This so-so, occasionally effective horror film combines found-footage creepiness and haunted-house scares – but is stronger on mood than story. A believable Ethan Hawke gives it some grounding as Ellison, a struggling true-crime writer who moves into a suburban house notorious for an unsolved mass slaying. He immediately discovers a stock of 8mm movies which offer a distressingly vivid insight into the crime. Things start going bump in the roof space. A loopy final section exposes the flakiness of the film’s ideas. Trevor Johnston
Weekly box office: Dhs147,425 Weekly admissions: 4,216 Total box office: Dhs869,292 Total admissions: 24,707
6 Hotel Transylvania Director: Genndy Tartakovsky Stars: Adam Sandler, Kevin James, Andy Samberg, Selena Gomez, Fran Drescher, Steve Buscemi, Molly Shannon
No one does saccharine like Adam Sandler. The man can be sharp, angry and funny – but when he lays on the sweetness, it’s like drowning in an avalanche of syrup. Even in animated form, as the voice of the world’s most famous bloodsucker, Sandler achieves sickening levels of ickiness and so sinks this otherwise pleasurable cartoon romp. He’s Count Dracula, owner of a hotel for ghouls, and on the eve of his daughter’s 118th birthday, he starts to fear that she’ll leave him for the big, bad world.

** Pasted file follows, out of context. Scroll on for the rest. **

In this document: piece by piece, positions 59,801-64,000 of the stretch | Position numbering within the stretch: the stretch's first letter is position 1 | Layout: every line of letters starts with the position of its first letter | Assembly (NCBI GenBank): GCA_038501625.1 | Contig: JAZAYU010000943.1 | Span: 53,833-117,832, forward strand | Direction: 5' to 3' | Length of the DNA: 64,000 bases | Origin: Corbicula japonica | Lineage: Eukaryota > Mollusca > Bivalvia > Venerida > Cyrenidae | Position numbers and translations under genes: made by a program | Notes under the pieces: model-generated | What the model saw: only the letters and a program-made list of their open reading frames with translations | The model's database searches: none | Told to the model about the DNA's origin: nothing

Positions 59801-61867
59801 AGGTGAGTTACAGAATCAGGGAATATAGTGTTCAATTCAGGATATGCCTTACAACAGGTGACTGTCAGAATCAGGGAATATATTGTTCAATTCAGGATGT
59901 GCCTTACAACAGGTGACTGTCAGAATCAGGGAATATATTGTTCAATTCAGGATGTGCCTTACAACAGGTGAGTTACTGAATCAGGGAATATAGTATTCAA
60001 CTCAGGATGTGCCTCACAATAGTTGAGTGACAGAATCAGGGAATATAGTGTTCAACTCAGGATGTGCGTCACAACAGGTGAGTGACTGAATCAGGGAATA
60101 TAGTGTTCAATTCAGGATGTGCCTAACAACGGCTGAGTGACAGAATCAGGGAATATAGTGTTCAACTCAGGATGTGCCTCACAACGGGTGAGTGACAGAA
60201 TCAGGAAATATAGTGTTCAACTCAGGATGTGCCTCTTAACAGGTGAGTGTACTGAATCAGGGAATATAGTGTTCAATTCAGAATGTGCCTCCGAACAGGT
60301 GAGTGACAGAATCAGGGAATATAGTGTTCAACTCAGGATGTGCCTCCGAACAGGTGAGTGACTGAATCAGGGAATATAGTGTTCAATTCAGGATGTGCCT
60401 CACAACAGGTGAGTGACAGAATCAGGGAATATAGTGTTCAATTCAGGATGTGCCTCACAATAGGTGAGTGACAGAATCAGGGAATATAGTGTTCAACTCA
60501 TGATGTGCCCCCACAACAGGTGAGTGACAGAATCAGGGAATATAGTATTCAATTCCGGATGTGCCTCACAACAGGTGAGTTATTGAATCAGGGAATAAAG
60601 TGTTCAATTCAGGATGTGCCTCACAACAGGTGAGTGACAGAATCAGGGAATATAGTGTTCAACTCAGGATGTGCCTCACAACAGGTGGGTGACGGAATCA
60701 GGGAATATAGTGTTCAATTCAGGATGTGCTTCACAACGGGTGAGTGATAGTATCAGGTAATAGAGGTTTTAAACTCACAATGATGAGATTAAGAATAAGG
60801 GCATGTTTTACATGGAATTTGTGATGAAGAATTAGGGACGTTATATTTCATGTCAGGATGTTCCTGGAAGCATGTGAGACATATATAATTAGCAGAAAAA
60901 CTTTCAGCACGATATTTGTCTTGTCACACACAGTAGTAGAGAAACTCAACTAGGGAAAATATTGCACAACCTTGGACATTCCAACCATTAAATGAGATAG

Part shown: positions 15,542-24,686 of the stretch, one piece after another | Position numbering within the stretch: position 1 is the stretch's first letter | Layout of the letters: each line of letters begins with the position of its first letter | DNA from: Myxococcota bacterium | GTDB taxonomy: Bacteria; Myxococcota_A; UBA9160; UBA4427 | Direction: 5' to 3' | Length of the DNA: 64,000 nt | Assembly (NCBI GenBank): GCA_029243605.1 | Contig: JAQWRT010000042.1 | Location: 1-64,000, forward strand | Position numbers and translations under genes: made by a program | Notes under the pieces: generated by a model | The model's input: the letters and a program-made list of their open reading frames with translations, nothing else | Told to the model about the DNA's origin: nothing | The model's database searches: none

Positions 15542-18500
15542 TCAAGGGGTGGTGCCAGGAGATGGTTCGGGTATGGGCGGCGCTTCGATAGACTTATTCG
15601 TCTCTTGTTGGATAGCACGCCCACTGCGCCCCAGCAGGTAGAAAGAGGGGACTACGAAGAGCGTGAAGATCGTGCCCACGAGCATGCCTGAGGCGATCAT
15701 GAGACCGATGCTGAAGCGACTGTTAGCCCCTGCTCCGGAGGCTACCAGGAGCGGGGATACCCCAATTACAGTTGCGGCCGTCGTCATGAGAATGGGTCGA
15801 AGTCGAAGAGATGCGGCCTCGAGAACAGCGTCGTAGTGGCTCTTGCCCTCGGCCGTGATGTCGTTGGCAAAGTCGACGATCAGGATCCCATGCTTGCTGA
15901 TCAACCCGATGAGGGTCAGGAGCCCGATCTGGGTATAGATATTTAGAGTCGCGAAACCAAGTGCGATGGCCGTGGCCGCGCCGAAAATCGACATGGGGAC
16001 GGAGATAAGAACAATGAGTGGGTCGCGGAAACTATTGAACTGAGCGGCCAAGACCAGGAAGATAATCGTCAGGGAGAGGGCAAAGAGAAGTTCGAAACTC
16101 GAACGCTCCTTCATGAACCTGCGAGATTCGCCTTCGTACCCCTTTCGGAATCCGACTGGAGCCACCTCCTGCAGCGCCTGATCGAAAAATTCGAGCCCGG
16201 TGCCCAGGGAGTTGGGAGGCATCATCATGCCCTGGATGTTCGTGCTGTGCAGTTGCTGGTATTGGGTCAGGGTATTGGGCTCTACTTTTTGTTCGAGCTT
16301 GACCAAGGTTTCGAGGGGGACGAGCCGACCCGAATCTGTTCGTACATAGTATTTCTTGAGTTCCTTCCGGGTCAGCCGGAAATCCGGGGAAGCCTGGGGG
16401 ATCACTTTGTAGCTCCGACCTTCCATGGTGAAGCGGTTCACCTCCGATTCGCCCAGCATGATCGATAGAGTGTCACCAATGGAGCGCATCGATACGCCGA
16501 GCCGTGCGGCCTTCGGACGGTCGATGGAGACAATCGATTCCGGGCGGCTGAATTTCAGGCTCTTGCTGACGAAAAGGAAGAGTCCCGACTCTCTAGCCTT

There’s plenty to like: the animation is crisp and the action well designed. But the script – co-written, astonishingly, by former The Day Today scribe Peter Baynham – is a mass of lazy father-daughter clichés, and it climaxes with the most stomach-churning song-and-dance sequence this side of High School Musical. Tom Huddleston
Weekly box office: Dhs338,590 Weekly admissions: 8,149 Total box office: Dhs5,659,083 Total admissions: 126,987
5 Wreck-It-Ralph Director: Rich Moore Stars: John C. Reilly, Jack McBrayer, Jane Lynch, Sarah Silverman, Adam Carolla, Jamie Elman
Set in a universe of video games that sound real but aren’t, ‘sugar rush’ is an apt description for Disney’s latest, which has great highs but ultimately feels as undernourishing and frantic as an afternoon lost to Mega Man. Best to savour the visual gags: Especially in scenes depicting Felix (Jack McBrayer) and his family, the Pixar-less team has great fun mimicking a Nintendo-ish, herky-jerky animation style. Not retro enough? Wreck-It Ralph is preceded by Paperman, a romantic black and white short that seems aimed at parents nostalgic for The Apartment. Ben Kenigsberg
Weekly box office: Dhs450,457 Weekly admissions: 10,918 Total box office: Dhs2,093,781 Total admissions: 48,554
4 Al Anessa Mammy 2 (Arabic) Director: Wael Ihsan Stars: Yasmin Abdul Aziz, Soliman Eid, Saad El Soghayar, Hala Fakher
Light-hearted Arabic family comedy about a nanny and the four children she cares for. Time Out Dubai staff
Weekly box office: Dhs545,933 Weekly admissions: 15,665 Total box office: Dhs545,933 Total admissions: 15,665
3 Flight Director: Robert Zemeckis Stars: Nadine Velazquez, Denzel Washington, Carter Cabassa, Adam C. Edwards, Tamara Tunie, Brian Geraghty